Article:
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Fold Up a Slice at New York-Style Pizzaiolo in Portland Next Month

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Featuring house-made ricotta, dough, and even meatball subs.

Pizzaiolo, coming soon to 360 Cumberland Avenue, Portland.
Pizzaiolo, coming soon to 360 Cumberland Avenue, Portland.
Adam H. Callaghan/Eater

Where do you go for a huge, thin, foldable slice of New York-style pizza in Portland? Slab's Sicilian behemoths won't scratch that itch, nor will OTTO's crispy New Haven-style approximations.

Pat Scally suggests you swing by Pizzaiolo, the new spot he's opening in mid-January at 360 Cumberland Avenue. The business currently has, of all things, a Google+ presenceScally told Eater his use of the term pizzaiolo — which often refers to a pizza maker himself — hews most closely to the Urban Dictionary definition: "The locally owned neighborhood...'old fashioned way' pizza joints that use the highest quality ingredients and are an art form in and of themselves."

"We're making ricotta from scratch, where in New York they skimp a little bit since you're already there for the pizza," Scally said. His offerings are "a little pricey at $21 bucks for a large specialty pie, but we use the best of everything, we make our own dough, where most other places in Portland, including OTTO, use frozen." Scally would know: he worked for Bronx Pizza in San Diego, then as district manager of Papa John's in the Boston area, and most recently as OTTO's director of operations.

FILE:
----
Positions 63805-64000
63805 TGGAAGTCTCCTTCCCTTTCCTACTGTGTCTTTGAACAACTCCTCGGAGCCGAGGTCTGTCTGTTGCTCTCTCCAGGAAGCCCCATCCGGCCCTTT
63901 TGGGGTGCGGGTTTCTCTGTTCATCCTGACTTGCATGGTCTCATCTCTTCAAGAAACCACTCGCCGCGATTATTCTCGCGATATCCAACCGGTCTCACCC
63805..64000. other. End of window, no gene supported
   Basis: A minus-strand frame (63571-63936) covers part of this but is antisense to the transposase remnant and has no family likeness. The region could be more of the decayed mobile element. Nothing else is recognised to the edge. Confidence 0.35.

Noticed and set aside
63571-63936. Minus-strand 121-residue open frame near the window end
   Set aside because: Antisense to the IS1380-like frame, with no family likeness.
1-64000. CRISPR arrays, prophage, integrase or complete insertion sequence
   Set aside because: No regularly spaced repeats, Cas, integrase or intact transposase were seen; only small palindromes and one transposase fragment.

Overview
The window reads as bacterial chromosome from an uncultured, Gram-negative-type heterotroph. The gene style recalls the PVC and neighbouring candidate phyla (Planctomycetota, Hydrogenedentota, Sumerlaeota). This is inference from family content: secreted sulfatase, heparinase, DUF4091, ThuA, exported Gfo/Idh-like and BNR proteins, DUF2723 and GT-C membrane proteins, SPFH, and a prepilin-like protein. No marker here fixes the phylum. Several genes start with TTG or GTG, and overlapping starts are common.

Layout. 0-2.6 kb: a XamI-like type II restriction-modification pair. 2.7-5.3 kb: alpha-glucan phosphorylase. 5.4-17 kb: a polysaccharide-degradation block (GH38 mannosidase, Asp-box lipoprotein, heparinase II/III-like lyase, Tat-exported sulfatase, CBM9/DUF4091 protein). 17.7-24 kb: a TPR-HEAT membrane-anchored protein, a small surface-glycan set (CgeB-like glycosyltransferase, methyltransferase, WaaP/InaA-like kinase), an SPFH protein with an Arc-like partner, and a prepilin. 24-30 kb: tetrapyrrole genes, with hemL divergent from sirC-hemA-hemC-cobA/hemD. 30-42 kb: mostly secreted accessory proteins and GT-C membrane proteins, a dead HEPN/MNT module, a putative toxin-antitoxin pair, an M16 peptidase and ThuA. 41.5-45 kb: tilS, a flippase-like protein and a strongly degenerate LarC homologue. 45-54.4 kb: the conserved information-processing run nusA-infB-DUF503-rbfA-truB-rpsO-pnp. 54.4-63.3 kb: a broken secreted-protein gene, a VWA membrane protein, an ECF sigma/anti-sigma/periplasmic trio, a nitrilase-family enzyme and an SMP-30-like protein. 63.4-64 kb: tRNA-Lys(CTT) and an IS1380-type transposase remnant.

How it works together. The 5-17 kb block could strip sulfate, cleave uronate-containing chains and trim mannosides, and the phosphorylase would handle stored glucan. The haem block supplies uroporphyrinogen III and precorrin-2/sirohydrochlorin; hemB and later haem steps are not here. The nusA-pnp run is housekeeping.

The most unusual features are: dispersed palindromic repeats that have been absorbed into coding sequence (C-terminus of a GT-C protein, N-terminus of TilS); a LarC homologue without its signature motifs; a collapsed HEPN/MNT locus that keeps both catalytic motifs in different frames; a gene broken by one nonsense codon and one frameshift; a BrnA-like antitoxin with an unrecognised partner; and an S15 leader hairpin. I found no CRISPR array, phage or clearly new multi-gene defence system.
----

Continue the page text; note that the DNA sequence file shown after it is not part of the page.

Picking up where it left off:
Pizzaiolo will open 10 a.m. to 10 p.m. daily with delivery, catering, takeout, sit-down, and a slice bar. Alongside 12 different selections of white, whole wheat, and gluten-free slices ("no one else has gluten-free slices ready," Scally insisted), the pizzeria will offer salads and precisely one type of sandwich: a meatball sub with roll and meatballs baked in-house. Scally said he doesn't keep his pizza for the full four hours allowed by law; if slices don't move within an hour, he throws them out — or finds other outlets for them, like samples for potential catering customers, or donations to homeless shelters. If times are slow, he has tricks to minimize waste, like making half-pies. Look for the neighborhood addition across from German restaurant Schulte and Herr next month.